Why is Mr. Rochester never explicitly named?

Although readers can infer that the male narrative voice in the novel belongs to Charlotte Brontë’s character Mr. Rochester, Rhys never explicitly names him as such. This choice adds to the large and imposing nature of his character, one which emphasizes his identity as the oppressor in his relationship with Antoinette. The lack of a name also contributes to the idea that he represents all men, or at least those who benefit from colonial and patriarchal power structures. 

How does Wide Sargasso Sea relate to Jane Eyre?

Wide Sargasso Sea gives a voice to Brontë’s madwoman in the attic, one of her most mysterious characters. Rhys imagines what Antoinette’s life is like before her arrival at Thornfield Hall and humanizes her struggle in a way that Brontë could not. Through this process, Rhys also calls greater attention to the themes of colonialism that lie underneath Jane Eyre. She offers a more explicit critique of the harm and suffering that conquest causes, and she uses her personal experiences and 20th century perspective to do so. Reading Wide Sargasso Sea offers readers a new way of looking at one of the 19th century’s most notable works.

What is the significance of Antoinette’s dreams?

Antoinette describes three different dreams throughout the course of the novel, and each one of them works to foreshadow key moments in her life. Her first dream occurs early in Part One and features her walking through the forest with a hidden person who hates her. The hatred she experiences hints at the rejection she will experience, at first from her mother and then from the rest of her community. At the end of Part One, Antoinette dreams again, this time of a strange man directing her through the dark forest. This vision foreshadows Rochester’s arrival and the controlling presence he will have in her life. Antoinette’s final dream occurs at the end of Part Three and inspires her to burn down Thornfield Hall.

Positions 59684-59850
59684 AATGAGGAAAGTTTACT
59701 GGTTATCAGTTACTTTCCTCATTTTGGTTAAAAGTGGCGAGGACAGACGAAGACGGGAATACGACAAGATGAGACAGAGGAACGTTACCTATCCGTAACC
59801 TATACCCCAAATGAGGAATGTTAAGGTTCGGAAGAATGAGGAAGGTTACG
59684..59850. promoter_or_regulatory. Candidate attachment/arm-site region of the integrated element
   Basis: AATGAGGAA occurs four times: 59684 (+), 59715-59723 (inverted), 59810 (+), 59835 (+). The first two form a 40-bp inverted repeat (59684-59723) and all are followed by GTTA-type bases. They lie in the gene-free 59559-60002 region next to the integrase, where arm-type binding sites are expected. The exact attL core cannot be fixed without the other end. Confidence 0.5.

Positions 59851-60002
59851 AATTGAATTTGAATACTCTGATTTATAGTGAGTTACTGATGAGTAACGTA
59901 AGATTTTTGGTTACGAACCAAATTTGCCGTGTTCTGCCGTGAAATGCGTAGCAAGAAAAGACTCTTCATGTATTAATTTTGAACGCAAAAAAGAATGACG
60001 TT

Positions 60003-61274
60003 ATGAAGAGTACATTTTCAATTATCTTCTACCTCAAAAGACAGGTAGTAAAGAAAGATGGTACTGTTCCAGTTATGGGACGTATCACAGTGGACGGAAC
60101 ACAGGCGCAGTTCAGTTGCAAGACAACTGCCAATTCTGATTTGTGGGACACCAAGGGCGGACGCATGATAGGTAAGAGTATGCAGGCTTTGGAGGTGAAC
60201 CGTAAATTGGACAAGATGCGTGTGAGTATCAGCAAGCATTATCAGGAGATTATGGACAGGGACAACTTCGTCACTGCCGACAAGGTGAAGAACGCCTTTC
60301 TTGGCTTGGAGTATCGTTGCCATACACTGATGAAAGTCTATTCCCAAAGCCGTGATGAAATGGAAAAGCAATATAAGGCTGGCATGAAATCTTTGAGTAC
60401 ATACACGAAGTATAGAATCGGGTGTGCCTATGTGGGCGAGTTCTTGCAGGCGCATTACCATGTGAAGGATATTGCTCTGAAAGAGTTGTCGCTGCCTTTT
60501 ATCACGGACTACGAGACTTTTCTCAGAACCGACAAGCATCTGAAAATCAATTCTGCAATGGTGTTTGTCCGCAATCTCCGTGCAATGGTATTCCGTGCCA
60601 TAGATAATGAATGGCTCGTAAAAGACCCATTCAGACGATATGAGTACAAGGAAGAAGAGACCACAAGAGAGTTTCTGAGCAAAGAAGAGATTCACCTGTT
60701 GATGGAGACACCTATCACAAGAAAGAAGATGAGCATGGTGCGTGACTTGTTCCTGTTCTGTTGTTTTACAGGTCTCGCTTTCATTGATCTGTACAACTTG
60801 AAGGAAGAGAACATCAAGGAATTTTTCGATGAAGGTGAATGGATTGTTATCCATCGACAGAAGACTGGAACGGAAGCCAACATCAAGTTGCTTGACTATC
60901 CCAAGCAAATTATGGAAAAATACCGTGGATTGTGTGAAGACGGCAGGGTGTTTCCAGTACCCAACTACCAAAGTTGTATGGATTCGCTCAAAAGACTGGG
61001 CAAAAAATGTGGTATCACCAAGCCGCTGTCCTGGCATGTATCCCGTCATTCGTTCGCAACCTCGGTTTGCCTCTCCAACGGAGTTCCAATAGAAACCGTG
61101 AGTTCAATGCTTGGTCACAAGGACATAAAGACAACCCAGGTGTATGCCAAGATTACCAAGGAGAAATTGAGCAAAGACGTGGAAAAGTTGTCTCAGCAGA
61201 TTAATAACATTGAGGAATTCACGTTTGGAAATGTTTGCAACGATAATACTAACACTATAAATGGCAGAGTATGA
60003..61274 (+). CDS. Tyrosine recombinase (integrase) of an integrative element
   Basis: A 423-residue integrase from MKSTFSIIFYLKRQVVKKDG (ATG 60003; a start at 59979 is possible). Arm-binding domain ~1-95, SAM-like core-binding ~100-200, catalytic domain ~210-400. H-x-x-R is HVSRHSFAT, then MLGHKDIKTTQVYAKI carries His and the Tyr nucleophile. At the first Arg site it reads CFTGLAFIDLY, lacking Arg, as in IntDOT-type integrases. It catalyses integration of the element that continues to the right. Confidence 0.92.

Why does Mr. Rochester call Antoinette “Bertha”?

Mr. Rochester refuses to call Antoinette by her real name because of how similar it is to her mother’s name, Annette. He tries to create as much distance between his wife and her mother as a result of Annette’s descent into madness. By choosing to refer to Antoinette as “Bertha,” however, Rochester essentially erases her identity and strips her of her self-worth. She begs him to stop to no avail, and this behavior reflects Rochester’s inability to recognize her as an independent woman.

What kind of relationship does Antoinette have with Christophine?

Throughout the novel, Christophine takes on a mother-like role for Antoinette as Annette spirals out of control. She remains committed to the Cosway family even as they face ridicule for their financial situation, and even when she leaves to live with her own son, she continues to provide a constant source of advice and care. Antoinette goes to Christophine for advice as her marriage to Rochester falls apart, and this moment reveals the true emotional bond between them. The way in which Christophine stands up to Rochester when Antoinette no longer can reinforces the sense of responsibility she feels toward her.